Understanding the Debt Crisis in Greece

  • Copy by: Daryl Lindsey
  • Feature Image Via BBC:

The Greek financial crisis has been a hot button issue as of late. Over the course of the last decade the Mediterranean nation has been in and out of the spotlight as its economy flopped and floundered, leaving over a quarter of its citizens unemployed.

Greece has failed again and again (and again, and again) to pay back its sizable debts and its creditors have run out of patience. This means trouble for Greece AND for the global economy.

This might all still be Greek to you, which is why we’ve put together a guide to help make sense of it all.


Way back in 2001, Greece wanted to jump on the Eurozone train. Trading in Greek drachmas for euros came with all sorts of swanky benefits: stabilized cross-border trade, no more fluctuating exchange rates, and plain old-fashioned bragging rights (to name a few).

Greece may have lied about its financial situation to snag itself an invite to the party. Once it arrived, however, it partied hard.  When the stock market crash of 2008 sent the global economy into a nosedive, it quickly became clear that Greece was operating way beyond its means.


Image via Reuters/Alkis Konstantinidis

Greece figured out pretty quickly that it needed more cash, so it turned to the troika for help. What the heck is the troika, you ask? It’s a friendly little coalition made up of the European Comission, the International Monetary Fund, and the European Central Bank.

The troika stepped in over the years with a series of bailouts to help keep Greece afloat, on the condition that Greece cut back on fun stuff like spending money it didn’t have. Greek citizens were, understandably, less than pleased with the proposed pension cuts, tax hikes, and austerity measures.

Greece has struggled to pay back the loans from the beginning, but the troika offered them regular extensions when they came up short. That is, until now.


graph via BBC

Greece was supposed to repay the IMF 1.6 billion Euro (approximately 1.8 billion USD) on Tuesday. It asked for an extension to the bailout just hours before the deadline hit, to which the IMF replied with a firm “not gonna happen.”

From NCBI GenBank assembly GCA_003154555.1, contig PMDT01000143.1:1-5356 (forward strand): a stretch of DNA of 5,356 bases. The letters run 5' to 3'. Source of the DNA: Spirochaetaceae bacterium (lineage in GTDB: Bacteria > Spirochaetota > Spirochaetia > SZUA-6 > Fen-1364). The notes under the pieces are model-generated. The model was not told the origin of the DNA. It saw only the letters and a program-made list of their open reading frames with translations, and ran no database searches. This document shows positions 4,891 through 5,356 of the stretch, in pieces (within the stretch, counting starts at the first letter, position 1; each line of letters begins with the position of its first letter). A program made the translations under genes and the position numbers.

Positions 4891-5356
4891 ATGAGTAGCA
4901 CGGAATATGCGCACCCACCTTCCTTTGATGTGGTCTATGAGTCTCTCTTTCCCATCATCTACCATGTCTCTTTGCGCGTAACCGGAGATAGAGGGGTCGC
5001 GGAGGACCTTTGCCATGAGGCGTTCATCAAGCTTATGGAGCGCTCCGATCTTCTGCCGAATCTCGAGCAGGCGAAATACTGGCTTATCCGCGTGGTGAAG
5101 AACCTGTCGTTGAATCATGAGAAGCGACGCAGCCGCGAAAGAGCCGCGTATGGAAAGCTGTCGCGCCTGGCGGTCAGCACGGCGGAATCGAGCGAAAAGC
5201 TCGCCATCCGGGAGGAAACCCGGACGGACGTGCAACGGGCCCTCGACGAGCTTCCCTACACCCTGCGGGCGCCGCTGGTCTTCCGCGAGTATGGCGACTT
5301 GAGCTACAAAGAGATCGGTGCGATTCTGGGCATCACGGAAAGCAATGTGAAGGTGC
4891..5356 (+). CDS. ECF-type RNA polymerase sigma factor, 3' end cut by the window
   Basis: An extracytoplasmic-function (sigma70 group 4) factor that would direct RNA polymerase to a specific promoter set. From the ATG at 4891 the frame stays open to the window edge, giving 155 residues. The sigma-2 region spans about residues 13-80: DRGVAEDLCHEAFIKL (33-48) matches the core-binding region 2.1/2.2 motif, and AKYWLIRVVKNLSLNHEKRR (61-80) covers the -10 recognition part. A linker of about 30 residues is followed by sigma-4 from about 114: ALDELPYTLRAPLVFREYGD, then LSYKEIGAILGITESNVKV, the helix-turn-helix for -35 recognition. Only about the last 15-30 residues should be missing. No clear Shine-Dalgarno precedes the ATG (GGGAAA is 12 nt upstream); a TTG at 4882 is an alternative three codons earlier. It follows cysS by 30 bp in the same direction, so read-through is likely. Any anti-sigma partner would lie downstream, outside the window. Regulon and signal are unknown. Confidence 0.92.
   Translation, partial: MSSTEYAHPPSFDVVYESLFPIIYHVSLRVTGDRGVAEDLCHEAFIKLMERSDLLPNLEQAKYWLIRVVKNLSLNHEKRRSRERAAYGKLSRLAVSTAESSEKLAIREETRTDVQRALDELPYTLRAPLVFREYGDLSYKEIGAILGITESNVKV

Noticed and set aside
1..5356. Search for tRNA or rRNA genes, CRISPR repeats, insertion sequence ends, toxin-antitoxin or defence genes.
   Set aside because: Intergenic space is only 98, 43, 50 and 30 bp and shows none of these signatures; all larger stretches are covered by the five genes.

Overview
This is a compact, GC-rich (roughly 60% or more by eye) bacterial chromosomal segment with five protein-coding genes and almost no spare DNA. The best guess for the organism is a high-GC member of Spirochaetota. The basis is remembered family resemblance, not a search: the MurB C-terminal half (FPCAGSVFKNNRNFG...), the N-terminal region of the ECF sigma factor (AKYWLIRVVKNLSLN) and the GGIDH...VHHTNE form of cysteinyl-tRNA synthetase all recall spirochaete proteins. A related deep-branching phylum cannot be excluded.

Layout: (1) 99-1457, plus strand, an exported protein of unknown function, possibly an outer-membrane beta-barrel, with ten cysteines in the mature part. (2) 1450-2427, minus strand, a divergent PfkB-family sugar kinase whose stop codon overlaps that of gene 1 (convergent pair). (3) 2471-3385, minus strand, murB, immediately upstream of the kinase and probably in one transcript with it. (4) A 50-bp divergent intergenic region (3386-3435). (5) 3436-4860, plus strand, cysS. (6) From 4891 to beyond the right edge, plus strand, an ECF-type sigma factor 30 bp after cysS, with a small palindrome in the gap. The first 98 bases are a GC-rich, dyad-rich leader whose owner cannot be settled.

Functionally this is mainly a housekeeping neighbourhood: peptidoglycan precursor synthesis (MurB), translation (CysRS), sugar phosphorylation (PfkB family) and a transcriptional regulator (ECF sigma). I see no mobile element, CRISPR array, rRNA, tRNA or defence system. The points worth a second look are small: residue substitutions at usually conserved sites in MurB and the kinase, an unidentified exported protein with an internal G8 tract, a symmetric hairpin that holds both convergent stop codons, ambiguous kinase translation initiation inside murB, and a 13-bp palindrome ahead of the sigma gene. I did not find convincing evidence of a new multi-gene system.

The deadline came and went, and Greece became the first developed nation ever to default to the IMF.

In a public vote on Sunday, Greek citizens decisively rejected new bailout terms, which would have included new behavioral standards and austerity measures. Greek Prime Minister Alexis Tsipras urged Greeks to vote “no,” believing that rejecting the terms would give his administration a stronger mandate to negotiate better terms for Greece. “No one can ignore the message of determination of a people taking its destiny in its own hands,” Tsipras said “Today democracy conquers fear.”

Germany’s chancellor Angela Merkel says it’s up to Greece to decide what to do in wake of the vote.

The government closed Greek banks this week to keep nervous citizens from pulling out all of their money. Most ATMs won’t work at all, but some are allowing for daily withdrawals of 60 euros (about 67 USD).



image via CNN

Global markets have been diving since Greece closed its banks. Asian stock markets fell about 3 percent on Monday and European stock markets fell about 4 percent.

Greece’s refusal of new bailout terms may force the country to exit to the Eurozone completely. That would mean bye-bye to Euros and hello to a whole new currency, which is something that has literally never happened before in the history of the Eurozone. That sort of uncertainty could easily send investors into a frenzy, causing them to pull their money not only from Greece, but from other fragile economies as well.

The bottom line: We live within a global economy. If one part explodes, the shock waves will be felt everywhere.


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